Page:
Guest Post: Josh Leeger
Today’s post comes from Josh Leeger, owner of LIFT, a performance-based personal training company . Here Josh offers his philosophies and theories on training!
(Note: This was originally published on my old site before I changed the name and brand. It is unedited however from the original post.)
First off, thanks to Matt for offering to let me write a guest-post on his blog. I’ll take this opportunity to reflect on the three things I’ve come to see as the most important things in training – Play, Specificity, and Nourishment – and the one most important thing in life – Passion.
Play has to be the number one most important thing in strength training, if not in life, generally. Play is the exploration of possibility. It is curiosity in action. The greatest minds and athletes have been playful, inquisitive, at times sarcastic. The playful challenge the status quo – which is the only way we go to new levels of performance. The play mindset is also necessary in order to persevere through difficult times. Even “hard core” athletes or individuals – those who “power through” things – are using the principle or play to keep going – they’re creating meaning in that aggressive outlook that they adopt. It’s a created outlook. Play is distinctly creative. Play more, and learn more about play. Start at Exuberant Animal, a group I’m part of, that supports play as exercise, and the playful mindset in general.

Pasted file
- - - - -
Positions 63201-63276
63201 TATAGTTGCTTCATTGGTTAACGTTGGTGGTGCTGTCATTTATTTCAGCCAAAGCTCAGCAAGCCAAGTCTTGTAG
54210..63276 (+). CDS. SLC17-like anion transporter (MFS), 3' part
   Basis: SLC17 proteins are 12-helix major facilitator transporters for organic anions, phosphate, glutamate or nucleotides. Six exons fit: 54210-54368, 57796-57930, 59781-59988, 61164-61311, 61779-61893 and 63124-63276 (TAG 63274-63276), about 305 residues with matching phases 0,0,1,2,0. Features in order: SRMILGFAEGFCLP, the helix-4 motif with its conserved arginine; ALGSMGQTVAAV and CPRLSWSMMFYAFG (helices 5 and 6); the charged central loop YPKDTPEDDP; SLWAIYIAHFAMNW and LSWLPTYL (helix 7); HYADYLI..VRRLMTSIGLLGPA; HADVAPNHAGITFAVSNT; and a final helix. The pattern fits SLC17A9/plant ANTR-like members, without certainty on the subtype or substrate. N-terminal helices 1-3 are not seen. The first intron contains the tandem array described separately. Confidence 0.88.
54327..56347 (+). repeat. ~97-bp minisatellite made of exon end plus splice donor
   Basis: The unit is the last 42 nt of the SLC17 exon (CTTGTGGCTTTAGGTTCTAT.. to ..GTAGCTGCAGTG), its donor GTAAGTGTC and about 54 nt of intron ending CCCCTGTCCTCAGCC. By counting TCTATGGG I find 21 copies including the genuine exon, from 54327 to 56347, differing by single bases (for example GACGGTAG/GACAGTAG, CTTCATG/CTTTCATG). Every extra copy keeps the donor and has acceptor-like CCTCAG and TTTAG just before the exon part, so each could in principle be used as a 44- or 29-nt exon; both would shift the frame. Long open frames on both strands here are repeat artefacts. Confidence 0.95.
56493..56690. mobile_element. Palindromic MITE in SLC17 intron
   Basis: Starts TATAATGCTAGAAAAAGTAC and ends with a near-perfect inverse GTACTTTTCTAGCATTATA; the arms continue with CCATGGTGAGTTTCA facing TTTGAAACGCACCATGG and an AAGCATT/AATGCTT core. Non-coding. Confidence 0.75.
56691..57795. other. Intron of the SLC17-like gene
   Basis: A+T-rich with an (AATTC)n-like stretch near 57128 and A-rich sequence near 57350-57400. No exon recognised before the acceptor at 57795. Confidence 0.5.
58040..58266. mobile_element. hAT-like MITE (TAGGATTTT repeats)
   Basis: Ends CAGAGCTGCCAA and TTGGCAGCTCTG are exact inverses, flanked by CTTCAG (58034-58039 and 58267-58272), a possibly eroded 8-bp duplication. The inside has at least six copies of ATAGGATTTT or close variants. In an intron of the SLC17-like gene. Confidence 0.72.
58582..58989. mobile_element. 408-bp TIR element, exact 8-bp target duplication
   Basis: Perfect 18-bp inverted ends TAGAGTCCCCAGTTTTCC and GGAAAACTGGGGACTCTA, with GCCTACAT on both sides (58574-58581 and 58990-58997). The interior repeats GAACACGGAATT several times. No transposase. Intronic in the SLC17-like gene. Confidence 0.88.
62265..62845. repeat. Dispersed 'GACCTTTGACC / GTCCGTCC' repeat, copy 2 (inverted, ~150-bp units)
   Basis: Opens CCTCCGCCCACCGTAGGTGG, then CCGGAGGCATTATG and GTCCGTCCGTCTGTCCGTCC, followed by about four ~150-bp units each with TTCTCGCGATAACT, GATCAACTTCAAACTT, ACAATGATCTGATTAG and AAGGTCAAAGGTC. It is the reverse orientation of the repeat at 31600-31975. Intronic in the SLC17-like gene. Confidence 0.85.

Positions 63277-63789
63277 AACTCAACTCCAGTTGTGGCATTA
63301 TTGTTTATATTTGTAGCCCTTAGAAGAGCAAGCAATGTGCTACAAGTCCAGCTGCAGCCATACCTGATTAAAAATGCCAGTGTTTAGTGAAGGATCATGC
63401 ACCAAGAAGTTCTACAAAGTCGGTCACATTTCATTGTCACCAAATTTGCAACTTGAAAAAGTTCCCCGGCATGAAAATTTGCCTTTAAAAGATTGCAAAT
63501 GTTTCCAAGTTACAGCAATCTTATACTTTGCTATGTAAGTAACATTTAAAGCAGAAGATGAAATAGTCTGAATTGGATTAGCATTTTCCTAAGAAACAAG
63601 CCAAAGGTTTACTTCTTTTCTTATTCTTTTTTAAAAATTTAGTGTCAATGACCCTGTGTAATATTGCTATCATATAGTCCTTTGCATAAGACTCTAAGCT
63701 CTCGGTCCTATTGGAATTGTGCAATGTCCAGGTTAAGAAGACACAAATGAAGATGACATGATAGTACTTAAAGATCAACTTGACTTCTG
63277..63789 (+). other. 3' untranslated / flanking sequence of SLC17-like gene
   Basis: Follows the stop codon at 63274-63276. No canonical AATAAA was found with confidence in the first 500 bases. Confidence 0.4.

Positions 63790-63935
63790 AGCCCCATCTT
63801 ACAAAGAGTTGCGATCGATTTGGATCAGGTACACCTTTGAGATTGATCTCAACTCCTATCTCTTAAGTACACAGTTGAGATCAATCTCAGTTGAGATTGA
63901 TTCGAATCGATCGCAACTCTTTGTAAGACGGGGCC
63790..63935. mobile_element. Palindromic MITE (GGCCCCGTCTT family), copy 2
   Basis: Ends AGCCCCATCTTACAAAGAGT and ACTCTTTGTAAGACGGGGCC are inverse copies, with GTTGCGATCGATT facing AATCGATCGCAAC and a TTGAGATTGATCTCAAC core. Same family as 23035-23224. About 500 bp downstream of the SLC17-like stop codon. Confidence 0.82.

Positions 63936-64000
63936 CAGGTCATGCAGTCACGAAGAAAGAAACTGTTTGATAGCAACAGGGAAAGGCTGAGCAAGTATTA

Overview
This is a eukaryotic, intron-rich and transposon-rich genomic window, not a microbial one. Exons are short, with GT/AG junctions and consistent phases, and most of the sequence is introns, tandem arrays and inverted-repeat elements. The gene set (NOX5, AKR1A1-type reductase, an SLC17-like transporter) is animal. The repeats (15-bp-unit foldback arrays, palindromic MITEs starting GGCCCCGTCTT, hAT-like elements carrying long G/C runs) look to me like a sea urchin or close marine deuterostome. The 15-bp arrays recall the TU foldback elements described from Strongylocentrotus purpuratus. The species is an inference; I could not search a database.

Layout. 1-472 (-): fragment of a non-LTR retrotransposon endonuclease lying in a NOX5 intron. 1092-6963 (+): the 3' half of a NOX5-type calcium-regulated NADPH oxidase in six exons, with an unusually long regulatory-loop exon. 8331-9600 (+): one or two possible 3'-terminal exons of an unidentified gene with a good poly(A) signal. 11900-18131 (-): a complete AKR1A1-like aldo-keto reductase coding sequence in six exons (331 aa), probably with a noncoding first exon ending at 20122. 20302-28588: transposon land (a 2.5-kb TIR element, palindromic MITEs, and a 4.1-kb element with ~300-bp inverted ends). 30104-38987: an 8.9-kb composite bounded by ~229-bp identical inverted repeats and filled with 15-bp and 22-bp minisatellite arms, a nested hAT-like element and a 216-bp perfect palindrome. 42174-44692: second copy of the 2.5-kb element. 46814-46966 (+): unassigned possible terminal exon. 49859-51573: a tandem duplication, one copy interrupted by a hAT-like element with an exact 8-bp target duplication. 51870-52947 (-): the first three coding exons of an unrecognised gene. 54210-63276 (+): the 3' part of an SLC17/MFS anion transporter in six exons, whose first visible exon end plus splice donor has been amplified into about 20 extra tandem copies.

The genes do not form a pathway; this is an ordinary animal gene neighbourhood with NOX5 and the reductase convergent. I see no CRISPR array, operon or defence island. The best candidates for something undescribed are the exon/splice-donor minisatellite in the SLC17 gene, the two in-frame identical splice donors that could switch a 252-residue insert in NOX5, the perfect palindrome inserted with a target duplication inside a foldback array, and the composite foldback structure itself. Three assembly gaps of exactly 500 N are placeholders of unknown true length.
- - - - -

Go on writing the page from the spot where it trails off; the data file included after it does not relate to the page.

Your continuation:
Specificity is touted a lot, but I don’t think most people give it the full attention it is due. Specificity first demands that you know exactly what it is you’re after. You can’t plan a specific strength training program without knowing what the specific goal is. Once the goal is know and accepted, there are very specific things that you have to do to get there, and there are other things that absolutely will not get you there.
For instance, if I want to lose weight, I know that eating a high-protein breakfast first thing is going to increase protein synthesis and likely increase my overall metabolism. I also know that if I exercise in a way that causes my body to have to build or rebuild muscle, I’m increasing my metabolism. Empty calories, like sugar or any refined or processed foods (such as alcohol or white flour), are not going to do anything useful in my system.
They’re going to take me off track from my goal. Strength training is no different. Very specific exercises have very specific effects. So, learn more about how your body works, and get specific in your training and your outcomes. Where do you start with this? Start with the basics, and work up. I’d say basic anatomy and physiology are good places to begin.
You can find plenty of free videos on exercise anatomy and physiology on YouTube. When you get more advanced, people like Joel Jamieson (www.8weeksout.com) and Mladen Jovanovic (http://complementarytraining.blogspot.com/) are providing fantastic overviews of metabolic physiology and and periodization (respectively). As you get more detailed understanding of physiology, branch out into other areas like somatics, soft-tissue work (mobility, massage, etc.), and visualization. Then get more specific learning about the physiology needs of your particular sport, event, or goal.